‘Rooftop scar’ – liver transplant

Transverse upper abdominal incision – repair of congenital diaphragmatic hernia – more common on the left

Upper abdominal midline incision – Nissen’s fundoplication

Small right upper transverse incision – Ramstedt’s pyloromyotomy

Umbilicus – consider gastroschisis or exomphalos, umbilical hernia repair

Laparoscopy scars – more common, very small and multiple (often one at umbilicus)

Lateral thoracolumbar incision – nephrectomy

5. Striae

6. Caput medusae (Blood flows away from umbilicus)

  • Differentiate from superior vena cava obstruction (flows inferiorly)/ Inferior vena cava obstruction (flows superiorly)

7. Other: Stomas: Ileostomy vs Colostomy    ;

Mucous fistula

Caecostomy tube for entergrade enemas in children with chronic constipation (MACE procedure – Malone antegrade colonic enema)

Mitrofanoff, Peritoneal dialysis catheter

8. Get patient to blow tummy up / flatten tummy

9. Get patient to raise head :  hernia /  Divarification of recti

    • Palpation
  • Patient should be on a supine position. However, if patient has gross ascites, you might want to ask him whether it is comfortable for him to lie flat as he might have difficulty breathing if lying flat.
  • Be sensitive. Tell the child: ‘ I am going to feel your tummy. Please let me know if you feel any pain or if you want me to stop, ok? ’. Whist palpating, look at the child’s face. If the child’s winced, stop and apologise and ask the child if he is ok.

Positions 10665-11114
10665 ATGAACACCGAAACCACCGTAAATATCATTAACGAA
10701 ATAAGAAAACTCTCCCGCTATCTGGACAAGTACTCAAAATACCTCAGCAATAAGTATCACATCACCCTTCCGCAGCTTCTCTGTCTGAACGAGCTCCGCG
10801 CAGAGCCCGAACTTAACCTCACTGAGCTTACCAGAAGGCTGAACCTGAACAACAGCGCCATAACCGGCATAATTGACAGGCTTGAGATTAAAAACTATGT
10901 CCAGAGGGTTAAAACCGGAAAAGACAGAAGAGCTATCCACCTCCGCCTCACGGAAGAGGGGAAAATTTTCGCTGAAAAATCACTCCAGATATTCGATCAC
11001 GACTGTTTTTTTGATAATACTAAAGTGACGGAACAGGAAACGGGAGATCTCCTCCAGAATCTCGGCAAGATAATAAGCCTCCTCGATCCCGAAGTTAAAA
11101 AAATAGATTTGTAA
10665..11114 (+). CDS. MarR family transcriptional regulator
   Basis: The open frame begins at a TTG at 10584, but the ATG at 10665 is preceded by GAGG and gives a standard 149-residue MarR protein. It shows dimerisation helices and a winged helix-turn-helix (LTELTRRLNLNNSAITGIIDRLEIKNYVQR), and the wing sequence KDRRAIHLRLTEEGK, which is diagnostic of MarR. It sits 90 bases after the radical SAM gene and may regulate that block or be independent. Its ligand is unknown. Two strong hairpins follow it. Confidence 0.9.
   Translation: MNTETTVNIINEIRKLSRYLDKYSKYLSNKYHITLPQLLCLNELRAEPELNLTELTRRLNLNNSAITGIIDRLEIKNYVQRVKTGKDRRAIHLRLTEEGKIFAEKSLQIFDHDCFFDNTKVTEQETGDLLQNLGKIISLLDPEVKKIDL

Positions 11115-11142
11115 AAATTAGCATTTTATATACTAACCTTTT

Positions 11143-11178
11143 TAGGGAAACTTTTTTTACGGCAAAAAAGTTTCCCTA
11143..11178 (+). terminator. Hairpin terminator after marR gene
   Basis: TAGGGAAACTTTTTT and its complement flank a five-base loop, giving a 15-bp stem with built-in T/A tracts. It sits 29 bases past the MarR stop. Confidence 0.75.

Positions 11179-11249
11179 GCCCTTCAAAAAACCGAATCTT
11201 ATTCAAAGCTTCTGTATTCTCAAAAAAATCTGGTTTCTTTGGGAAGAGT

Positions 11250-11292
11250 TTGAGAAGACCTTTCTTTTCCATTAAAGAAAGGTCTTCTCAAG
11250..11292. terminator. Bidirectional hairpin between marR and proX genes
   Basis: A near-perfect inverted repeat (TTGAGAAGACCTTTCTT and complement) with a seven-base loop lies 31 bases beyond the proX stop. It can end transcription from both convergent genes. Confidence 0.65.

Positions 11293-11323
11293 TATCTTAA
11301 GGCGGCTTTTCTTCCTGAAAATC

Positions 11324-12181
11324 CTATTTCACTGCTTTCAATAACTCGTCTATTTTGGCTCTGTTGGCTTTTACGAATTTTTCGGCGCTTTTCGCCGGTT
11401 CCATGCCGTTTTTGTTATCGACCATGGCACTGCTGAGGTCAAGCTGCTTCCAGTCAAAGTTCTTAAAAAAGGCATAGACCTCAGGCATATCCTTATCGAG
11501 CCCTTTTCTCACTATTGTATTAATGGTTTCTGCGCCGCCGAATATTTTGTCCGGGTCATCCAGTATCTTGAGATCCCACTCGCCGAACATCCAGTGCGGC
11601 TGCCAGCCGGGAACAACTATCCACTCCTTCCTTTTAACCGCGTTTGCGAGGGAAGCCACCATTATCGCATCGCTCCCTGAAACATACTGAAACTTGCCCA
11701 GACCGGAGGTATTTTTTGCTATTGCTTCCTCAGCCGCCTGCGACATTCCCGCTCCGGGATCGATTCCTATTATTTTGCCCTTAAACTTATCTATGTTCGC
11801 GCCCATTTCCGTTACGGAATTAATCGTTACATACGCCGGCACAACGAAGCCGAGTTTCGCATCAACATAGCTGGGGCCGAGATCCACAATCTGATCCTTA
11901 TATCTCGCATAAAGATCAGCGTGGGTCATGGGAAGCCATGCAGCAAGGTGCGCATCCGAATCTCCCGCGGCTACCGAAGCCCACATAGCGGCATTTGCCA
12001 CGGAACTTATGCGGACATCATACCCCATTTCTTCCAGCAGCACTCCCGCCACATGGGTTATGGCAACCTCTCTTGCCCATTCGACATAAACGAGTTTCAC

• If you are tall or the bed position is low, you might want to kneel down when doing palpation.


1. Superficial palpation

123 (2)

Palpate systematically. You may start from left iliac fossa and proceed in the direction above.


2. Deep palpation (palpate deeper for deeper masses. Again, warn the child that you are going to feel deeper and ask him to tell you if he feels any pain.

3. Liver (Palpation + Percussion) 

Screenshot 2014-04-19 17.31.31 (2)

Palpate upwards from right iliac fossa towards right subcostal margin until you feel the liver edge. Ask the patient to take a deep breath and try to feel the liver edge as it descends.

If you feel a mass, describe the surface (smooth or nodular) , consistency (hard/ soft) , edge (regular/ irregular)

Percuss from right lower quadrant of the abdomen upwards until the sound changes from resonant to dull. This denotes the liver’s lower border.

Then percuss from right upper chest downwards, starting in the midclavicular line at about the 3rd intercostal space. Percuss inferiorly until dullness denotes the liver’s upper border. Measure the liver span in centimetres